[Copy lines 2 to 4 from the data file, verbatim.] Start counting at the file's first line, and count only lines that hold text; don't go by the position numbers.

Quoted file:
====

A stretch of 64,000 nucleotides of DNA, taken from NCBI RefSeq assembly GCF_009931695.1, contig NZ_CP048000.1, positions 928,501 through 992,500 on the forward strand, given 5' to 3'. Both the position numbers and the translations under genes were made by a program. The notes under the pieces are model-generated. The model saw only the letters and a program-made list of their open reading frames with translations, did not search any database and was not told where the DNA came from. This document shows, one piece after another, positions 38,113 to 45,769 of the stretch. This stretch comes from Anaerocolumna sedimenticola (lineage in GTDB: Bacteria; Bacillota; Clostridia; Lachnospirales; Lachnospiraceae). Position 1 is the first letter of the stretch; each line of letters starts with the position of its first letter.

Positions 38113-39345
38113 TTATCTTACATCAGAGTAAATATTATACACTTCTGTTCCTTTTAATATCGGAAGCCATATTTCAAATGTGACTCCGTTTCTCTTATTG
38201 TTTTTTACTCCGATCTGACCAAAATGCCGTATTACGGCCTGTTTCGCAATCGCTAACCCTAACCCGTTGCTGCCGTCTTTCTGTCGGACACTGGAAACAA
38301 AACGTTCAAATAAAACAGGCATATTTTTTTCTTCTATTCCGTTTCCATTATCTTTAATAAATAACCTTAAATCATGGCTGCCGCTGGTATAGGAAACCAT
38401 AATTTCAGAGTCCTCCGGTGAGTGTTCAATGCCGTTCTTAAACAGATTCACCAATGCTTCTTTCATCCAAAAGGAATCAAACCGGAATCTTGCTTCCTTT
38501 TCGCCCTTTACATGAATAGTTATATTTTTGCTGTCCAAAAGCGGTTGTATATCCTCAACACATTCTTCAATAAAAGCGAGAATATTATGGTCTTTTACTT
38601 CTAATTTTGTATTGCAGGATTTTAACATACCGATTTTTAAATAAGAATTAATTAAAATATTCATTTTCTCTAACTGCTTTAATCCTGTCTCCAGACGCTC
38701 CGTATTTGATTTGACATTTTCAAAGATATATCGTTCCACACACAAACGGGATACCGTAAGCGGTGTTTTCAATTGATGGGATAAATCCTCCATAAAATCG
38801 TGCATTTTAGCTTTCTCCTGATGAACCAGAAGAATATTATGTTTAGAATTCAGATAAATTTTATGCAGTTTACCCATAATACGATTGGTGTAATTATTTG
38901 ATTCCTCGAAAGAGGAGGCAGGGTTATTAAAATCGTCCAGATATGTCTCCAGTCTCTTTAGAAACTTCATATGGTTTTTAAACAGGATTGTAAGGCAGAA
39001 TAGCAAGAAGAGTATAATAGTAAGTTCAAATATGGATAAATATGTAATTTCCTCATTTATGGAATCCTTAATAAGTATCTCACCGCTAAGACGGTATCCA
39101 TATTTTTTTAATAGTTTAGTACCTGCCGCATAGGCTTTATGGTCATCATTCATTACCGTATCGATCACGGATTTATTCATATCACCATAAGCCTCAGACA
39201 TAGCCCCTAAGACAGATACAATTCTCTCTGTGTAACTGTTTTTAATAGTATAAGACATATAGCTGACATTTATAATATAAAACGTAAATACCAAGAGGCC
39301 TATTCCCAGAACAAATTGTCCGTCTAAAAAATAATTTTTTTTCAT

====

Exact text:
Positions 38113-39345
38113 TTATCTTACATCAGAGTAAATATTATACACTTCTGTTCCTTTTAATATCGGAAGCCATATTTCAAATGTGACTCCGTTTCTCTTATTG
38201 TTTTTTACTCCGATCTGACCAAAATGCCGTATTACGGCCTGTTTCGCAATCGCTAACCCTAACCCGTTGCTGCCGTCTTTCTGTCGGACACTGGAAACAA